1.2 Cell micropatterning: a tool to regulate cell shape
Cell micropatterning refers to a technique within cell culture methods whereby the assembly of ECM-proteins e.g. fibronectin (FN) on a specific surface is controlled in order to achieve an accurate positioning of cells and control over cell size and spatial arrangement. This requires the ability to fabricate adhesive regions which mediate cell attachment and non-adhesive regions preventing cell attachment. Adhesive regions, commonly called micropatterns, can be fabricated in different shapes and sizes and can have a resolution reaching micro-scale.
One of the techniques most used in order to fabricate micropatterns on a planar substrate is micro-contact printing (µCP), in which a polydimethylsiloxane (PDMS) stamp is fabricated based on a replica molding process by casting the liquid prepolymer of PDMS over a rigid master with patterned structures. After curing, the PDMS stamp is peeled off the mold, inked with a protein of choice and transferred onto the surface of a planar substrate by placing the microstructured, inked surface of the stamp in contact with the substrate. Upon removing the stamp, the desired pattern is left behind on the surface (Fig. 2 a). Alternatively, a stencil containing through holes can be used to fabricate micropatterns. The stencil can be fabricated either by casting a thin film of the liquid material to be used directly on the master without covering it wholly so that through holes can form or by depositing a curable material on the edges of a PDMS stamp placed on a planar substrate. Via capillary suction the gaps between the stamp and the substrate is filled. After curing and the removal of the stamp, the stencil can be peeled off and applied to the final substrate to be used. Adhesive proteins deposited on top of the stencil can come in contact with the underlying substrate only at regions left exposed by the though holes, resulting in the formation of adhesive micropatterns (Fig. 2 b).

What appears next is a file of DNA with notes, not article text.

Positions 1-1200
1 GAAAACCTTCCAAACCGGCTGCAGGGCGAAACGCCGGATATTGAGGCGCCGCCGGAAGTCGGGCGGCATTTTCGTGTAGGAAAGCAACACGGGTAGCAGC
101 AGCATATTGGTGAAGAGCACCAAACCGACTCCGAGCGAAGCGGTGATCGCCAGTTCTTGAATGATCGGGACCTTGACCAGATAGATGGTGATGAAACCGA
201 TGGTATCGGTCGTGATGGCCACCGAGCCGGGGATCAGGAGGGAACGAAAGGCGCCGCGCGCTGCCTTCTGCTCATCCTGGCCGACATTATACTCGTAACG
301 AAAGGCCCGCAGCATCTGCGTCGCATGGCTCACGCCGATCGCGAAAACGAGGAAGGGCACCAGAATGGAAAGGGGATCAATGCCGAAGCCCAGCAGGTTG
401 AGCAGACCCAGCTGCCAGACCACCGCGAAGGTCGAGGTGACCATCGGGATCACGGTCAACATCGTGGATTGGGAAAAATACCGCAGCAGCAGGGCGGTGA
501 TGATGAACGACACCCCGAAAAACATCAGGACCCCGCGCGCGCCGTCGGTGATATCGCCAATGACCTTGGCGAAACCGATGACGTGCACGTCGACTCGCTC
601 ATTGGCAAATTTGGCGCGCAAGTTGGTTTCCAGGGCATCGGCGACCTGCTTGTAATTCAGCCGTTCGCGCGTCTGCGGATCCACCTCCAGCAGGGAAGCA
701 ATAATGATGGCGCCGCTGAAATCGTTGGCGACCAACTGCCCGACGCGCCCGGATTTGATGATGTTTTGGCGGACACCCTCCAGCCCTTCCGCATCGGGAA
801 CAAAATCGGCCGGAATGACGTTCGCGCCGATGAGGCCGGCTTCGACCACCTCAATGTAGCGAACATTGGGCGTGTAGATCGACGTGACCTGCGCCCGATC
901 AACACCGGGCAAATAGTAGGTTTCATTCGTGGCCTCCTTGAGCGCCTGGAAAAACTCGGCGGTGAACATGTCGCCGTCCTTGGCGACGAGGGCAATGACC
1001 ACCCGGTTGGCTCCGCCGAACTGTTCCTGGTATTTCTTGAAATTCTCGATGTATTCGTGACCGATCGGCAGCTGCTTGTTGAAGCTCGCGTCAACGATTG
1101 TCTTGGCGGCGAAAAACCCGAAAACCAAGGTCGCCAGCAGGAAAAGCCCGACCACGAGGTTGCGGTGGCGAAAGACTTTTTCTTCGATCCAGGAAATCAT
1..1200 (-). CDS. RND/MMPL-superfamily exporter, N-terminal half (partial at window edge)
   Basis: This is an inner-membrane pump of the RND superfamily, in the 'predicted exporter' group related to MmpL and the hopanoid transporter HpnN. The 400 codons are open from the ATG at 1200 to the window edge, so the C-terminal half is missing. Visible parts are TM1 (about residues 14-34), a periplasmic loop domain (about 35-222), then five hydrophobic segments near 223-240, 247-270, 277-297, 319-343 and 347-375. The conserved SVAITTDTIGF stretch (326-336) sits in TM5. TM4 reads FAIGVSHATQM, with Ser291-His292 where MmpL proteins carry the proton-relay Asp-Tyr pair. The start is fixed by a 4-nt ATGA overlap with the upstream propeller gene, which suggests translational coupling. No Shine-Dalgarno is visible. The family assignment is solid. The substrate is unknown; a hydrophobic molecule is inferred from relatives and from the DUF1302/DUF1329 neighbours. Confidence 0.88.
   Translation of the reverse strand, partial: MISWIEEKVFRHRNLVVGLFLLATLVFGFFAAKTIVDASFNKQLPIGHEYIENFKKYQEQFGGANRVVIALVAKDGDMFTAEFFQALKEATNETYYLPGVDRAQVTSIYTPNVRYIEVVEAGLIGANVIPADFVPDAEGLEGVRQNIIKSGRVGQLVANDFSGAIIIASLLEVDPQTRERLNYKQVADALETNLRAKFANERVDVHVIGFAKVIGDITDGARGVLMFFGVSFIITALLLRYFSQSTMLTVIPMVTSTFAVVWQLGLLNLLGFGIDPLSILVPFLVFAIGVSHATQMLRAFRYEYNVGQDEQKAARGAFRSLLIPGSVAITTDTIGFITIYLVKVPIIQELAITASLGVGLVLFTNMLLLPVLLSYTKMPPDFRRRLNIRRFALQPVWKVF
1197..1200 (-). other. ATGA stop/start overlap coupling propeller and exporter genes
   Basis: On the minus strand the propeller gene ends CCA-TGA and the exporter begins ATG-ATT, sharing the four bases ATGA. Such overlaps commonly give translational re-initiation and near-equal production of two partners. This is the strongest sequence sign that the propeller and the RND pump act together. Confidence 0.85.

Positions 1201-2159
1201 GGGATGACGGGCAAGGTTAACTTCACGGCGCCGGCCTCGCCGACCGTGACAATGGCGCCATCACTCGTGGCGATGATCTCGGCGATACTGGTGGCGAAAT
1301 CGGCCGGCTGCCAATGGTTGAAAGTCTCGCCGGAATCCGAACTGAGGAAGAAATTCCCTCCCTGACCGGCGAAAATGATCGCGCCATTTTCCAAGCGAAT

The protein of choice can range from adhesive ECM proteins, e.g. fibronectin, collagen or laminin to amine-terminated self-assembled monolayers (SAMs) or Arg-Gly-Asp (RGD) peptide.
Upon seeding cells on a micropatterned substrate cells adapt a similar shape and size as the adhesive micropatterns thus enabling the manipulation of cell architecture, cell-ECM and cell-cell interaction.
In the past decades it has been revealed that cell morphology regulate different cellular processes like differentiation and cell fate, cell cycle control, proliferation, apoptosis and migration (Chen et al., 1997; de Juan-Pardo et al., 2006; Huang et al., 1998; Huang and Ingber, 2000; Ingber et al., 1995; LeDuc and Bellin, 2006, Parker et al., 2002). For example, Chen et al. (1997) demonstrated that human and bovine capillary endothelial cells were limited from spreading when micropatterns decreased in size and that cell fate shifted from growth to apoptosis, regardless of the type of adhesive protein used to promote attachment. Recent studies demonstrate how far-reaching geometric influences can be: It has been hypothesized that changes in cell architecture and associated changes in nuclear shape cause changes in chromatin structure and organization and thus alternating transcriptional activity. Stiles et al. (2013) aimed to uncover the influence of different cell shapes on global gene expression patterns of human coronary artery endothelial cells. Stiles and colleagues shown that morphological restriction in general significantly affect global gene expression patterns compared to non-restricted cells. These and many other examples demonstrate the influence of the extracellular physical environment in regard to cell response. Apart from their usefulness in exploring alternations in cellular morphology and physiology adhesive micropatterns ensure reproducibility, enable the detection of drug effects and facilitate automated image acquisition and analysis.